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It is a bright April Southern California morning, the temperature rising lazily to the 80s, and Redford is having breakfast—a bowl of fruit and a glass of cranberry juice—on the patio of his beach house north of Malibu. His blond handsomeness is firmly in place. He is 46 but looks no older than 36, which is roughly the age of Hobbs in the second part of the movie. Redford plays the young Hobbs mostly in shadows, and he suggests his youth with mannerisms conveying callowness. He is of medium height—roughly 5'11"—and he has a trim athletic build, the result not of the latest athletic fads but of honest toil at the sports he enjoys, primarily tennis and skiing. He is wearing jeans, cowboy boots and a light blue T shirt, on which is emblazoned the logo of his Utah ski resort and cultural center, Sundance.
He rubs some tanning lotion on his famous features—strong jaw, slightly beaked and bent nose, prominent cheekbones—and settles back to watch the Pacific Ocean. He seems to this manner born, as indeed he was. The son of an oil company accountant, he was born in Santa Monica and reared in nearby Van Nuys, a middle-class Southern Californian to the navel. But, as with so many things about Redford, his background is deceptive.
"It seems to me I spent most of my life wanting to be someplace else," he says of his early years. "I was miserable in high school. I hated it. I just wanted out. I didn't feel like I fit anywhere. I was big at cutting classes. Oh, I appreciated Southern California living, but I didn't appreciate it as much until I got away and realized what had happened to Los Angeles. When I grew up here, you could smell the jasmine at night and see beyond two miles in daytime. I was very adjusted as a little kid, but as I grew older, I wanted to find out for myself what was out there. I felt as if L.A., with all the freeways, skyscrapers and high-tech cookie monsters, was sliding down the manhole. It didn't feel right to me. In a way I may have felt too comfortable. I suspected that the rest of the world wasn't quite that way."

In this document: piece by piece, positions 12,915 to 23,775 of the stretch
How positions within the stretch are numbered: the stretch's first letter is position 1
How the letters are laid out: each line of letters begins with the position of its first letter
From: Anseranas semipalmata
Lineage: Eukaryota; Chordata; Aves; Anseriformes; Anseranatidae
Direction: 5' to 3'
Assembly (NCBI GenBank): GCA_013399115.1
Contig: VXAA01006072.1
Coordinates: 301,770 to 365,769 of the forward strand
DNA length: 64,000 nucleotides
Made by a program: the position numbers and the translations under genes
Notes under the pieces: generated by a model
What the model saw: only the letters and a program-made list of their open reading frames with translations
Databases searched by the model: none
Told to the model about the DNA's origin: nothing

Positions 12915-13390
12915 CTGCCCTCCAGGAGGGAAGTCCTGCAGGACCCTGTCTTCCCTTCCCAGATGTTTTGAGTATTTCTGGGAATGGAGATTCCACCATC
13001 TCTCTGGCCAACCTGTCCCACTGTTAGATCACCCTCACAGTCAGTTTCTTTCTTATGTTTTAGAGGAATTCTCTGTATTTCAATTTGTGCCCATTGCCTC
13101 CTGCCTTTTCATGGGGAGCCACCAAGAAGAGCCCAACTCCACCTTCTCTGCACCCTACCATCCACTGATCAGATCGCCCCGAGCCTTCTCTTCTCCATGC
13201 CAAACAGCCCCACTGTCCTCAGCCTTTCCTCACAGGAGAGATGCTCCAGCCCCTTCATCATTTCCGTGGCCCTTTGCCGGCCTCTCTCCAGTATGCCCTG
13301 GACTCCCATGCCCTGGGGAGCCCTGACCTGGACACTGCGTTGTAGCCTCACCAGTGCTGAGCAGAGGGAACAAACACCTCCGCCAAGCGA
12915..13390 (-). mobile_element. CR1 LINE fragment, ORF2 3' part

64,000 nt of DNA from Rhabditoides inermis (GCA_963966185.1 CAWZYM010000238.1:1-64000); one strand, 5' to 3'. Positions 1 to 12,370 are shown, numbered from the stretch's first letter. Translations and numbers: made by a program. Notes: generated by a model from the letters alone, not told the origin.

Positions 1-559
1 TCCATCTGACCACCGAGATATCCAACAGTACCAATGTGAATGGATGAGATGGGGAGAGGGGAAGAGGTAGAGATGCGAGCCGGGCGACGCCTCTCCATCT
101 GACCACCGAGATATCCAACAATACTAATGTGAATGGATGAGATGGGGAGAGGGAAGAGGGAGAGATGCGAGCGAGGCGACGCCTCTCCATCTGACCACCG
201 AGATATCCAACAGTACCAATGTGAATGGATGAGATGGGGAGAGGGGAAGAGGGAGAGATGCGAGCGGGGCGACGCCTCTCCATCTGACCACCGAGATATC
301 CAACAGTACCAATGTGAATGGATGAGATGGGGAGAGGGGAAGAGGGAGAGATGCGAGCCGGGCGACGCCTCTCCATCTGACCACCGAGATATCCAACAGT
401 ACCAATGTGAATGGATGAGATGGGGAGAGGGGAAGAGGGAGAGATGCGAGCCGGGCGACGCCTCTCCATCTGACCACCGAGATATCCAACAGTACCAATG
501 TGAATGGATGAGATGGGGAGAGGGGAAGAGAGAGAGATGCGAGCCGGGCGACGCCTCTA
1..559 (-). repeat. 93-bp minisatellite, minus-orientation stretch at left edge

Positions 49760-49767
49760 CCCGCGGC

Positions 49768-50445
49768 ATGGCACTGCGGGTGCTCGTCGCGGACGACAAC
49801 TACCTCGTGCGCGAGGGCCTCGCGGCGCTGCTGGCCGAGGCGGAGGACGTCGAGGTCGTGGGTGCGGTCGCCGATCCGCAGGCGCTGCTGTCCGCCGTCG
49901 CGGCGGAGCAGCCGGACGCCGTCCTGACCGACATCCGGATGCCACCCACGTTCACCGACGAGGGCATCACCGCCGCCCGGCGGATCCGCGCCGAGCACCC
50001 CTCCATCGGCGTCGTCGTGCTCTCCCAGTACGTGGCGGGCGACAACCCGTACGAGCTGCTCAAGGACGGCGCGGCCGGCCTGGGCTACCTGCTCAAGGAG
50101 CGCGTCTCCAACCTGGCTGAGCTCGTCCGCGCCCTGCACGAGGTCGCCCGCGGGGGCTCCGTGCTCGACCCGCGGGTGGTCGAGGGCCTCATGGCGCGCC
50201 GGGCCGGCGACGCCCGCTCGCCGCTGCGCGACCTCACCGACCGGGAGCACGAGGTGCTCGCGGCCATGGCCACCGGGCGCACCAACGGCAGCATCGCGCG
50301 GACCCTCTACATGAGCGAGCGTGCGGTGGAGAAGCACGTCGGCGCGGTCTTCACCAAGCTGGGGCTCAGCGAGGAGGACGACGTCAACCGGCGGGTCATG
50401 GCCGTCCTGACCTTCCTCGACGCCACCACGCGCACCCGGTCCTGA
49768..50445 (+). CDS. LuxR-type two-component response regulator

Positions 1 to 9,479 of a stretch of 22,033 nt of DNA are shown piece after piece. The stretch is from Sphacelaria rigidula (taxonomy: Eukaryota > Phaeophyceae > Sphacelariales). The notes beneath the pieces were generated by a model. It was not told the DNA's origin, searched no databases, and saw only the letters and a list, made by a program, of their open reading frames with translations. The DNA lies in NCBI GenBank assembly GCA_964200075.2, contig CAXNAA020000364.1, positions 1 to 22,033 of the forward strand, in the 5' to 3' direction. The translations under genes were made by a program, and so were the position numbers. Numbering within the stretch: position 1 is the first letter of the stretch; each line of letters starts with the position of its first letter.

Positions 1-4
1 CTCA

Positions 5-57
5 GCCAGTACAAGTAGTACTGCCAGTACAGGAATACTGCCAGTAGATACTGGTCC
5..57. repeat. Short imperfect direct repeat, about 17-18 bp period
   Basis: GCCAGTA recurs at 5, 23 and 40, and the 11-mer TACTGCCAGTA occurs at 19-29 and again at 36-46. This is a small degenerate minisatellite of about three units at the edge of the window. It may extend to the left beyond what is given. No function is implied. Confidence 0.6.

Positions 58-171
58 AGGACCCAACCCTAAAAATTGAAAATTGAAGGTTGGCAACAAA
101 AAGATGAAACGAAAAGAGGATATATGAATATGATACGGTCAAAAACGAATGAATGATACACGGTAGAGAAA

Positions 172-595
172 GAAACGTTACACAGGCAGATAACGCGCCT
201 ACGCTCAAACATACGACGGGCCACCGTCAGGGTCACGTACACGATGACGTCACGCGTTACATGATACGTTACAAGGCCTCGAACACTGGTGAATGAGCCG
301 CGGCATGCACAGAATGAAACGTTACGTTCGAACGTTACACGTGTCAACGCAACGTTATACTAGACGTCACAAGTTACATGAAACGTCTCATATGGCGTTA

He takes a long draft of juice and shifts in his chair. Redford is an active man who seems uncomfortable in repose. His manner, though, is casual. He looks and sounds like the screen Redford, but he's far more voluble.
"I played every sport as a kid, baseball through American Legion ball," he says. "I'm lefthanded all the way, so I played first base. My dad taught me how to play. It was no big deal between us, though. We always got along. I had no problems with my parents. I was into all sports aggressively. Then somewhere in my teens, I just lost interest in team sports. I stopped caring. I believed from the beginning that you played by the rules and that it was how you played the game, not whether you won, that counted. My disillusionment came when I realized that that wasn't the way things were at all. It was winning that counted. I wanted to put some of that in Downhill Racer. That character I played wasn't exactly lovable, and I wanted to show that merely by winning, his behavior could be excused. I was playing a character that was a lot of guys I grew up with—and unquestionably there was a bit of myself in there. I wanted him to be a Californian because I wanted to bring my background into the character. I wanted some of that California arrogance in him. The writer, Jim Salter, wanted him to be more of a Billy Kidd type, a New Englander. We compromised on Colorado.